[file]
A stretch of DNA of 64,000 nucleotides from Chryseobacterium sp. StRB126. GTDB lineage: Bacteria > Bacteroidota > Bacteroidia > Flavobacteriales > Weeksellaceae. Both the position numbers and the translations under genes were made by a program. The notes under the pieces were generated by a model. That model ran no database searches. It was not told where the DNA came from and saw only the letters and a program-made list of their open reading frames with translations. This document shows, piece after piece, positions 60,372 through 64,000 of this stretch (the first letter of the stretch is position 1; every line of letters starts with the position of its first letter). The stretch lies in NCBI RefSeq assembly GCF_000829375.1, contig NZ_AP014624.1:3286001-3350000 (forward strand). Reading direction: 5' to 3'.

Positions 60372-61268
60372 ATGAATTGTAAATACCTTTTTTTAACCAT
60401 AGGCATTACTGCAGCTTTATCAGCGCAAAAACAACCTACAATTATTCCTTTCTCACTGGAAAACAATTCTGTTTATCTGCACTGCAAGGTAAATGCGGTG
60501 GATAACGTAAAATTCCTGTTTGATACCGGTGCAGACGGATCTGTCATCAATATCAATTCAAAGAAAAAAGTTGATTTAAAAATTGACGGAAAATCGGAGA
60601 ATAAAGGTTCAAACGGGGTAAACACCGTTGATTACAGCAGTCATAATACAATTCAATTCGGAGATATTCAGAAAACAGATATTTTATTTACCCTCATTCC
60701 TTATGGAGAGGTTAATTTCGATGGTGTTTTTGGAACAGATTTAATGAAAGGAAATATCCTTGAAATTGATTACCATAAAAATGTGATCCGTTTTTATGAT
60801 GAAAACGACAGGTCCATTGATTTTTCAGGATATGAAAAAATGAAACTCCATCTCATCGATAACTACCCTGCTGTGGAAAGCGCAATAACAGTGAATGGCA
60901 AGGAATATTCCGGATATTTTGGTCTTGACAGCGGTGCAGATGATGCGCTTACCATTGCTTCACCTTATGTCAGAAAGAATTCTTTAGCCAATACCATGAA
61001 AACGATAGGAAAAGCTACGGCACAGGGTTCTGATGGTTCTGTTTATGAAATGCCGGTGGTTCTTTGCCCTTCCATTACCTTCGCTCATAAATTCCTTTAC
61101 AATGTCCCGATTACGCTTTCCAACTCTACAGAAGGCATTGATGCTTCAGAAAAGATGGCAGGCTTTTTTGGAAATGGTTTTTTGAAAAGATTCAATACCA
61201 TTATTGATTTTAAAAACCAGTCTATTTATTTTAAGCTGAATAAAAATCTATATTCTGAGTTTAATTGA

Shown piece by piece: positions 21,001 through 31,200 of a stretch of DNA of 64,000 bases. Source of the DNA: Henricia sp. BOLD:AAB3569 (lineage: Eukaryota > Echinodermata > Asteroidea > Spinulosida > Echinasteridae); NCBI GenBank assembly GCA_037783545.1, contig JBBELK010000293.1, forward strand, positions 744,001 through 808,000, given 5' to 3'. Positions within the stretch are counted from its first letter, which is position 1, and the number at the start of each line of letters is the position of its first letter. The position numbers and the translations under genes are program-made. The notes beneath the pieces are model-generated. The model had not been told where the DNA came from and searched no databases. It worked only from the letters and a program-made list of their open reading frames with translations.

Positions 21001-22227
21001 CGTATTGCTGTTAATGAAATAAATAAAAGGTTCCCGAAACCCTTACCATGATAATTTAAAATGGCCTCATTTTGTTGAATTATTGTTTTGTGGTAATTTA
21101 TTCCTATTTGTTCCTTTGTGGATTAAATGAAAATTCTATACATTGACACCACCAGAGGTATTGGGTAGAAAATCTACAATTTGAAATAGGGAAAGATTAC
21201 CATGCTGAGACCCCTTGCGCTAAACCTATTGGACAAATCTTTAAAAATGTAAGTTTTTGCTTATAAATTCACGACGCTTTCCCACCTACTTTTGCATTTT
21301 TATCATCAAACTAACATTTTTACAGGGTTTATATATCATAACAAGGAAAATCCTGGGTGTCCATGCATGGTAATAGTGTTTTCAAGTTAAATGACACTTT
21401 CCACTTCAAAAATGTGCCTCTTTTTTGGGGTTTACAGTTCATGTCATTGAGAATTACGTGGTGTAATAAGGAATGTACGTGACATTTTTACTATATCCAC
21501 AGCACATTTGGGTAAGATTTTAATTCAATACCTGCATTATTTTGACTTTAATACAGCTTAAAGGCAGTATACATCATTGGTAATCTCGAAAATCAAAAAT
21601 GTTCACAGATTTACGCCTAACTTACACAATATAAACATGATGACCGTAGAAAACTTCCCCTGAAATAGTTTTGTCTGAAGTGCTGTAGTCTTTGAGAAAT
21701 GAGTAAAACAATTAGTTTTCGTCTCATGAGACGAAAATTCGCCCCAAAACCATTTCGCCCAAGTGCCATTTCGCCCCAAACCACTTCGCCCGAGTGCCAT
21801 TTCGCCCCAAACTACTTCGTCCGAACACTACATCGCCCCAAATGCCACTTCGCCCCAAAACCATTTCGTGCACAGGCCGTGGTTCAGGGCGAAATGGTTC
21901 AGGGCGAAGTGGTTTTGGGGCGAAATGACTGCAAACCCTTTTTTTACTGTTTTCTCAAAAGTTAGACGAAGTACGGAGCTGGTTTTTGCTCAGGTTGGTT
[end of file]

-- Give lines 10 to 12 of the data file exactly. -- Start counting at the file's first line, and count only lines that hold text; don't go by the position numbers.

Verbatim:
61001 AACGATAGGAAAAGCTACGGCACAGGGTTCTGATGGTTCTGTTTATGAAATGCCGGTGGTTCTTTGCCCTTCCATTACCTTCGCTCATAAATTCCTTTAC
61101 AATGTCCCGATTACGCTTTCCAACTCTACAGAAGGCATTGATGCTTCAGAAAAGATGGCAGGCTTTTTTGGAAATGGTTTTTTGAAAAGATTCAATACCA
61201 TTATTGATTTTAAAAACCAGTCTATTTATTTTAAGCTGAATAAAAATCTATATTCTGAGTTTAATTGA